This is a great tool if your team works to different timelines. It is also a great way to reduce email inbox clutter. Using Yammer or Slack for the informal or non urgent type of communication and announcement means that people are not swamped with additional information in their inbox.

It is more effective too, as team members are ‘self-serving’ the information at the time that best suits them – rather than the message being ‘pushed out’ in an email.

3. Use your team inbox wisely

Many teams that I have worked with also have a team inbox that they need to monitor and respond to. Much time can be wasted with each team member reviewing and responding to the emails. A more effective way to handle the team inbox is to assign the responsibility of monitoring of the inbox to one team member.

That team member is then responsible for reviewing and assigning tasks to people based on the need within the email. This can be shared on a rotational basis.

The other trip up with team inboxes is people leaving emails sitting in the inbox queue – rather than moving it to a folder immediately when it is responded to, or moved to a task if it needs actioning by someone else.

It is worth the time to set up the rules that your team will apply when using the team inbox. For further hints and tips on the rules that you could consider, download the Team Communication Channels Checklist.

4. Centralise note taking and actions

A frustration I see in many teams, is inaction. Team members not delivering on their promises and completing the actions. This often stems from unclear decisions and unclear actions during the meeting.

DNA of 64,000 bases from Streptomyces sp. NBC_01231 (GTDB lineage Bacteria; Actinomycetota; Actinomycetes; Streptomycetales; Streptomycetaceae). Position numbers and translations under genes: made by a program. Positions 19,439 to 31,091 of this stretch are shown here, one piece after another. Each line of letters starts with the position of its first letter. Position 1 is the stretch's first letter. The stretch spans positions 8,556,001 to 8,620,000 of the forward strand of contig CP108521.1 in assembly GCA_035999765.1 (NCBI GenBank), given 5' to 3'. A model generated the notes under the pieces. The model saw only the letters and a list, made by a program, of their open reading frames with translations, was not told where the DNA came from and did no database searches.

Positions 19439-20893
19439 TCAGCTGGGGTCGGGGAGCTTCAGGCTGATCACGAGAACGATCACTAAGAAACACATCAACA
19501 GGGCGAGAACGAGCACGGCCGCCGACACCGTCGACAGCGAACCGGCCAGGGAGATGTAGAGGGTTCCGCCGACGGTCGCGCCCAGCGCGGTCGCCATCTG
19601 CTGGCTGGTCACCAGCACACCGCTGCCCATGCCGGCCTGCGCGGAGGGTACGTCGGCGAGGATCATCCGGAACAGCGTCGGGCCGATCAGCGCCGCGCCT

My favourite tool is Microsoft OneNote. I use this with all the teams I work with. It is a digital notebook that can be synced to all your devices such as phone and tablet. You can also share the notebook within the team.

When I facilitate team meetings I copy the meeting invite into a page within OneNote and use the page to summarise the discussion. I also use a tagging system that helps identify the ‘to do’ items and the ‘decisions’ that have been made.

The other tool I recommend is Evernote. I haven’t used this app, but I believe it has similar functionality to OneNote.

5. Implement the 45 minute hour

This is the biggest game changer in teams. Implementing the 45 minute hour. It doesn’t mean that you only work the 45 minutes, but you focus your attention for 45 minutes, then take a break – getting up and moving around.

It also means that your meetings are only scheduled for 45 minutes, giving plenty of space in the day to get to other meetings and to take comfort breaks. You will be surprised at how much more productive people feel.

It takes a bit of getting use to. There are times where you need to run half day or full day workshops. In this situation, I still recommend structuring your focussed discussion in 45 minute blocks, and then finding ways to inject movement and other activities.

It is a brain friendlier way of working which will increase the likelihood of people being in ‘flow’ and focussed.

For further hints and tips on the rules that you could consider, download the Team Communication Channels Checklist from sue-anne.com.au/team

 

Stay tuned for the episodes coming up:

#101 | 3 S’s to get people listening more

#103 | 3 tips to get your family talking

#104 | How to not freak out when speaking to your boss